US military plans to power UAVs which can fly ‘indefinitely’ using lasers

The US military is developing a ground-based laser which can charge drones as they fly and potentially help them stay perpetually in flight.
According to New Scientist, Army engineers working for the Communications-Electronics Research, Development and Engineering Center in Maryland are developing a laser which could fire beams from distances of up to 1600 feet (487 meters) in order to charge photovoltaic cells aboard small drones.
How does it work?
We’ve previously brought you stories how the military can use lasers to shoot drones out of the sky, quite successfully it turns out. The purpose with this laser is quite different. The photovoltaic cells convert the heat from the laser and converts it into electricity. A major challenge of this system is that lasers generate enormous amounts of heat which can cause damage to the drone’s materials.  The Army is therefore working on making sure excess heat from the laser will dissipate and the photovoltaic cells are the only part of the drones that comes in contact with the laser.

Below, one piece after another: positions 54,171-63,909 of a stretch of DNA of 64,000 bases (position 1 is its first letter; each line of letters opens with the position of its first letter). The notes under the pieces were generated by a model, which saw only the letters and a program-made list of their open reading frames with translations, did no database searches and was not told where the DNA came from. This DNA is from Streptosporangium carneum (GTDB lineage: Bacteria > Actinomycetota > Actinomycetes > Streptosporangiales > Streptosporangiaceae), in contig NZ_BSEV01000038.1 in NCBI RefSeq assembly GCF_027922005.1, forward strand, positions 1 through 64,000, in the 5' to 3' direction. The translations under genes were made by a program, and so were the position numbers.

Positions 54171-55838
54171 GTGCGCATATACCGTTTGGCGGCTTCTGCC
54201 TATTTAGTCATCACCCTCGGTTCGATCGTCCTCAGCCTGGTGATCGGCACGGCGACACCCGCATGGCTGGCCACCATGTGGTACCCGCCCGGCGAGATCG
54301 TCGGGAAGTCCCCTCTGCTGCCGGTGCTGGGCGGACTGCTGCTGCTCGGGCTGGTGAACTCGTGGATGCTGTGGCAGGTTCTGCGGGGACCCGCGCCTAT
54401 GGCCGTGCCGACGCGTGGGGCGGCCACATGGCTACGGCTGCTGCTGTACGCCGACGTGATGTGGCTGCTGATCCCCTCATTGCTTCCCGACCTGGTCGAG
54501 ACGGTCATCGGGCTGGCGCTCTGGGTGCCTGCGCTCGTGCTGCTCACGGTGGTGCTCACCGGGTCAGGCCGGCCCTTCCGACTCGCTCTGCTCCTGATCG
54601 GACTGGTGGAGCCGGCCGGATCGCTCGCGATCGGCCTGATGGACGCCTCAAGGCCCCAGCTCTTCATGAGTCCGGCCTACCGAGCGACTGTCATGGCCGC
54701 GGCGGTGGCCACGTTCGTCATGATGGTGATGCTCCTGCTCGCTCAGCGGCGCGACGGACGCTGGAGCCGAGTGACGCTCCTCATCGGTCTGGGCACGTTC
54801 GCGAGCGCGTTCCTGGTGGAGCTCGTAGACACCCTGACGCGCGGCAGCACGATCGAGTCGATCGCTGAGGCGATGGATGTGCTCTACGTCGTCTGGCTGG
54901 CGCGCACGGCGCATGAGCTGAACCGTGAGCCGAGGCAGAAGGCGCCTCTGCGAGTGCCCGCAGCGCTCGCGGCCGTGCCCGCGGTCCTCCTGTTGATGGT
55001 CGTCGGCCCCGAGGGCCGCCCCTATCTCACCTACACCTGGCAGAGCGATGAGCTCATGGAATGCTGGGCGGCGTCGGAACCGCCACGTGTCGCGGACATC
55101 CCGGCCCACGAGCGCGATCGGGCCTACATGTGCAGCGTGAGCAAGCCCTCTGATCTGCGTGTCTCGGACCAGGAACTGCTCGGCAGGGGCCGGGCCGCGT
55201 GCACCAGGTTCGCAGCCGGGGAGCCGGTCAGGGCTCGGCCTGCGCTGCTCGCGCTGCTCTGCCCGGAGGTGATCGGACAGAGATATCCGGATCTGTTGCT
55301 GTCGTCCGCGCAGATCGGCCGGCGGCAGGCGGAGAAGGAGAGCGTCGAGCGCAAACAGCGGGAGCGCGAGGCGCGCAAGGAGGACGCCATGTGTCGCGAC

How laser-powered drones would work.
Drones play many important intelligence gathering roles in the military including conducting surveillance and reconnaissance missions and, of course, assassinations. From the military’s point of view: the appeal of a drone that can stay in the air indefinitely is easy to see. Bringing drones back to base to refuel or recharge takes times away from their mission. From a civilian perspective; drones that could fly indefinitely is potentially worrisome. A permanent eye in the sky could have serious privacy and human rights implications.
We’ve written several previous stories highlighting how the major factor holding drone development back is poor battery life. The vast majority of drones, whether commercial or consumer, can fly for less than an hour – most consumer drones stay in the air between 15 minutes and half an hour. Two proposed solutions to this problem are hydrogen fuel cells and lithium-metal batteries. Lasers could represent a new direction for this technology entirely. Whether this method of powering drones would be practical for anything other than military applications is not yet known. One assumes that the laser is fired at the drone intermittently to recharge the cells, rather than constantly. You would also want assurances that the beam was extremely accurate and wouldn’t accidentally blast into the eyes of some pilot.